What to Say (On the Card)?

Be Sincere

You’ve decided to send a bouquet of beautiful blooms to someone you care about (hint: Mother’s Day is coming up). You find yourself standing in my shop, staring at the blank card, hoping for inspiration. Then you glance at the clock because you have to dash, but the words aren’t flowing. Do you say something funny, clever or inspiring? What’s it going to be?    Writer’s block: it’s a real thing! Writing a seemingly simple card message can leave you feeling stuck in a mire of clichéd, tired sayings. Even when you say them in your head, they fall flat, never mind putting them down in print. This ends TODAY! Owning a flower shop has its privileges – like helping you devise those concise meaningful words (often in 140 characters or less) in a jiffy. Here are my tips to get you through the block: Use someone else’s words Go with a famous quote. It’s not as personal and might not fully express what you’re trying to say but an appropriate quote does carry a lot of class. The person on the receiving end will appreciate the thought behind it. Think about the occasion Graduation, new baby, wedding, illness? What’s the tone that you want to express? Sadness, empathy, excitement, happiness? Your message should reflect that tone.  
It’s the thought that counts. Be original.
For annual occasions like birthdays and holidays, avoid repetition. As a Mom, and a flower shop owner, I can surely say it’s safe to move beyond “I love you, Mom”.  Try sharing a recent memory, even if mundane. It keeps the visual memories alive longer. For sombre occasions, err on the side of traditional.  I have seen people try to be funny on a condolence card. You really need to be sure that the person will take it in the spirit with which it was intended, or risk offending. As a side note, humour is a great option for many occasions, and can really give your recipient a treat, in addition to the blooms! But you have to do it well. If in doubt, take a pass. Think about the recipient Is your boss getting married? The style doesn’t need to be formal, but you probably don’t want to refer to ‘the old ball and chain’ or something in that vein! Is your new love working out? Probably not the time to mention past relationships, then. You see where I’m going here? Depending on who is getting your blooms and your words, tailor your tone and message accordingly. Examples of greetings, to go from boring to illuminating! Instead of “Thanks for everything, Mom”, try: “Sooner or later we all quote our mothers. –- Bern Williams”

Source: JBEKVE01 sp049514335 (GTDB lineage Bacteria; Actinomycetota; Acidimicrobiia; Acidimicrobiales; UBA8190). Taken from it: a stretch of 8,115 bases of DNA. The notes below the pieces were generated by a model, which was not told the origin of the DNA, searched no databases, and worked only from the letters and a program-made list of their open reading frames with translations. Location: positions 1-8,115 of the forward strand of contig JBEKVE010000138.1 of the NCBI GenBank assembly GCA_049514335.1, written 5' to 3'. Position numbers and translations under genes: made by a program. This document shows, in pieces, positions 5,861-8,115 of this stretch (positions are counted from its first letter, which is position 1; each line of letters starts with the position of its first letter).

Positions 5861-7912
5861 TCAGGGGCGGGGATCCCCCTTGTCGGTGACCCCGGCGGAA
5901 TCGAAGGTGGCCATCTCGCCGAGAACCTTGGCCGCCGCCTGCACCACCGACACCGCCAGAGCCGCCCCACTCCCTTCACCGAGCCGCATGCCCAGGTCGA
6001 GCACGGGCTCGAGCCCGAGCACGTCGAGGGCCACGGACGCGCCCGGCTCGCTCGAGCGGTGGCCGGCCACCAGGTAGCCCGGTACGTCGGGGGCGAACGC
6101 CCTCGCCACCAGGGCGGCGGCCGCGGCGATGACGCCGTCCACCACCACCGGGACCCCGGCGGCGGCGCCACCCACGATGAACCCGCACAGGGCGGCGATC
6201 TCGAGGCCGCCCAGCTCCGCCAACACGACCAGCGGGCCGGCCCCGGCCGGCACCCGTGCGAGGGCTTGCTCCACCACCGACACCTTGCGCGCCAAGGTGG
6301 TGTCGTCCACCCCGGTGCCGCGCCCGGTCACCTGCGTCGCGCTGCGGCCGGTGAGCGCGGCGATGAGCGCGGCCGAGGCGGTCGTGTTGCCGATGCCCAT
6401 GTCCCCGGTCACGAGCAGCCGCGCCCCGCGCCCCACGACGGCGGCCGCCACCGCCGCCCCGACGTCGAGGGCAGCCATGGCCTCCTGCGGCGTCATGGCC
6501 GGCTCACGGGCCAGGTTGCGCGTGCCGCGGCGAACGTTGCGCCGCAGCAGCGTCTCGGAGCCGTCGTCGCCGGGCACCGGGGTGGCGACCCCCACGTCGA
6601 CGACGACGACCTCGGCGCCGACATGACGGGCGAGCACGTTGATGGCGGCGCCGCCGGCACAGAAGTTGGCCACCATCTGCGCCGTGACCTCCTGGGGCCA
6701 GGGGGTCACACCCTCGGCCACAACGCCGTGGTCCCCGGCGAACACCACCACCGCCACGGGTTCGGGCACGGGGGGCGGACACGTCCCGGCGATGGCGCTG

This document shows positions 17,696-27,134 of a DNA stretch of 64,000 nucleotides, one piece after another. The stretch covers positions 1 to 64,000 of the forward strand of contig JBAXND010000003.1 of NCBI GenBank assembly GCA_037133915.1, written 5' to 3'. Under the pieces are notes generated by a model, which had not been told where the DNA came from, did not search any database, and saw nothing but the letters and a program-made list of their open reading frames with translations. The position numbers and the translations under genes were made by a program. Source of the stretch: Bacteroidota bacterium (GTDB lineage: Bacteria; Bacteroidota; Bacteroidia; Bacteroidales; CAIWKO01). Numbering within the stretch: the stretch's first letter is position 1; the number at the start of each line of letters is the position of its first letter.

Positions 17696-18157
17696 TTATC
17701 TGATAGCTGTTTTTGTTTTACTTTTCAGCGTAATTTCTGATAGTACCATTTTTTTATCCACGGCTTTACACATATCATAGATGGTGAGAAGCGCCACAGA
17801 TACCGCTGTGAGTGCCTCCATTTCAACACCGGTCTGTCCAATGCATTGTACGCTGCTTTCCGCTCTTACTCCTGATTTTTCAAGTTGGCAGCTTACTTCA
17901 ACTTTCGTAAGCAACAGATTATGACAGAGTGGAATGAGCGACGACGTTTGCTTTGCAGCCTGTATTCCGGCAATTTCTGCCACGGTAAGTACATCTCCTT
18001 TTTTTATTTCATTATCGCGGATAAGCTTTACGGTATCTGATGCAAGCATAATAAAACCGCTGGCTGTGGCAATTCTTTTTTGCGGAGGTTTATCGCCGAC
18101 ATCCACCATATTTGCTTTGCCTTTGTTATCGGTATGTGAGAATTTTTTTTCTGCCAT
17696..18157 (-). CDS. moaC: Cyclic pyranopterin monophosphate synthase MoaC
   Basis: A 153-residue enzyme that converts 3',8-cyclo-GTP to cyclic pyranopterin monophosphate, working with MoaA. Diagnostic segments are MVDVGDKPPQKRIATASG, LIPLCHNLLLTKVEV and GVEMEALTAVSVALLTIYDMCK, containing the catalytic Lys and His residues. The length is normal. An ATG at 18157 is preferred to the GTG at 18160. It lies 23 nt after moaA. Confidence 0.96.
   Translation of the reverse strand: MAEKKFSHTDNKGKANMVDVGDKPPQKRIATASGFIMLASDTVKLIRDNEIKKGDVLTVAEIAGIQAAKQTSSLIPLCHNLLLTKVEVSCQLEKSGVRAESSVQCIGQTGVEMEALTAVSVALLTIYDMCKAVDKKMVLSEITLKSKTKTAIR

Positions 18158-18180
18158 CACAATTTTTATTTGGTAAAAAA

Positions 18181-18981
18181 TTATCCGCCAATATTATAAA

Heartfelt words are always the best way to make a moment last
Forget ‘Happy Birthday’ and try:  “Sending you a bouquet of happiness… the same kind of happiness you bring to me. Happy birthday!” Change “with sympathy…condolences” to: “When someone you love becomes a memory, that memory becomes a treasure.”
There are many ways to ‘say’ something special. Write your own.
Instead of “I love you lots”, try: “If I had a flower for every time I thought of you … I could walk through my garden forever —Alfred Tennyson”
Write something meaningful which hasn’t been written before, for conviction
  Skip “congratulations on your new baby/home/graduation” and say:  “And now the adventure begins…” Skip “hope these brighten your day”, and opt for: “Every day may not be good but there is something good in every day — Alice Morse Earle”. Now you’ve got the tools to come up with something that reads as if you spent hours on it. As much as you take care in choosing the right blooms to express what you want to say, your words matter too. Since Mother’s Day is coming up we’ll give you a head start – visit us at West Elm 2434 Yonge St (at Eglinton) Saturday May 12, 12-5pm for Mother’s Day bouquets and our complimentary greeting cards that double as a bookmark. Please stop by! SaveSaveSaveSave SaveSave SaveSaveSaveSave SaveSave SaveSave SaveSave SaveSave SaveSave SaveSaveSaveSaveSaveSave SaveSave SaveSave SaveSave SaveSave SaveSave SaveSave SaveSave SaveSave SaveSave

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